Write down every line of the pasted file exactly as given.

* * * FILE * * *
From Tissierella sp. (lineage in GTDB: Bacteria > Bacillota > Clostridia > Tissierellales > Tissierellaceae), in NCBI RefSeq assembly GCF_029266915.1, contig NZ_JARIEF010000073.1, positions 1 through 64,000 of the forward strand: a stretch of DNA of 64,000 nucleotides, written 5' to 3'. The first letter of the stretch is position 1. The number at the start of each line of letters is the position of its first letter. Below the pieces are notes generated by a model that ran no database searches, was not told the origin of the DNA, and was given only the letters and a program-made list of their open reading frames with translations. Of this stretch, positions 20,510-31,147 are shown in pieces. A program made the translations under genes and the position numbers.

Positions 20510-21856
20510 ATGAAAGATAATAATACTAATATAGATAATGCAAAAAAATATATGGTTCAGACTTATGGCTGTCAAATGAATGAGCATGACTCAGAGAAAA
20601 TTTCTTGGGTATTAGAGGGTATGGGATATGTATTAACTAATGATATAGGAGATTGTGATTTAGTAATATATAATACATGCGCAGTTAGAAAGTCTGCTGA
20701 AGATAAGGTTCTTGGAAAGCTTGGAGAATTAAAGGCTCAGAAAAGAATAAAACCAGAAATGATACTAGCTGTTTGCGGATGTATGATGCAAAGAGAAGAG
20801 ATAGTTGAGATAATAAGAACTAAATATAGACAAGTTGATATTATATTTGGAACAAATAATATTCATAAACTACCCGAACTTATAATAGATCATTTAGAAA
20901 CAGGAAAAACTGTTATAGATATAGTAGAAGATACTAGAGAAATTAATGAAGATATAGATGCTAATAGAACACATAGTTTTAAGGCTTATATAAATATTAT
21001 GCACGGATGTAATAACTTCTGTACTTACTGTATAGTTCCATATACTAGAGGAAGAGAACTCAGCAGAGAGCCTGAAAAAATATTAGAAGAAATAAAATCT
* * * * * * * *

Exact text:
From Tissierella sp. (lineage in GTDB: Bacteria > Bacillota > Clostridia > Tissierellales > Tissierellaceae), in NCBI RefSeq assembly GCF_029266915.1, contig NZ_JARIEF010000073.1, positions 1 through 64,000 of the forward strand: a stretch of DNA of 64,000 nucleotides, written 5' to 3'. The first letter of the stretch is position 1. The number at the start of each line of letters is the position of its first letter. Below the pieces are notes generated by a model that ran no database searches, was not told the origin of the DNA, and was given only the letters and a program-made list of their open reading frames with translations. Of this stretch, positions 20,510-31,147 are shown in pieces. A program made the translations under genes and the position numbers.

Positions 20510-21856
20510 ATGAAAGATAATAATACTAATATAGATAATGCAAAAAAATATATGGTTCAGACTTATGGCTGTCAAATGAATGAGCATGACTCAGAGAAAA
20601 TTTCTTGGGTATTAGAGGGTATGGGATATGTATTAACTAATGATATAGGAGATTGTGATTTAGTAATATATAATACATGCGCAGTTAGAAAGTCTGCTGA
20701 AGATAAGGTTCTTGGAAAGCTTGGAGAATTAAAGGCTCAGAAAAGAATAAAACCAGAAATGATACTAGCTGTTTGCGGATGTATGATGCAAAGAGAAGAG
20801 ATAGTTGAGATAATAAGAACTAAATATAGACAAGTTGATATTATATTTGGAACAAATAATATTCATAAACTACCCGAACTTATAATAGATCATTTAGAAA
20901 CAGGAAAAACTGTTATAGATATAGTAGAAGATACTAGAGAAATTAATGAAGATATAGATGCTAATAGAACACATAGTTTTAAGGCTTATATAAATATTAT
21001 GCACGGATGTAATAACTTCTGTACTTACTGTATAGTTCCATATACTAGAGGAAGAGAACTCAGCAGAGAGCCTGAAAAAATATTAGAAGAAATAAAATCT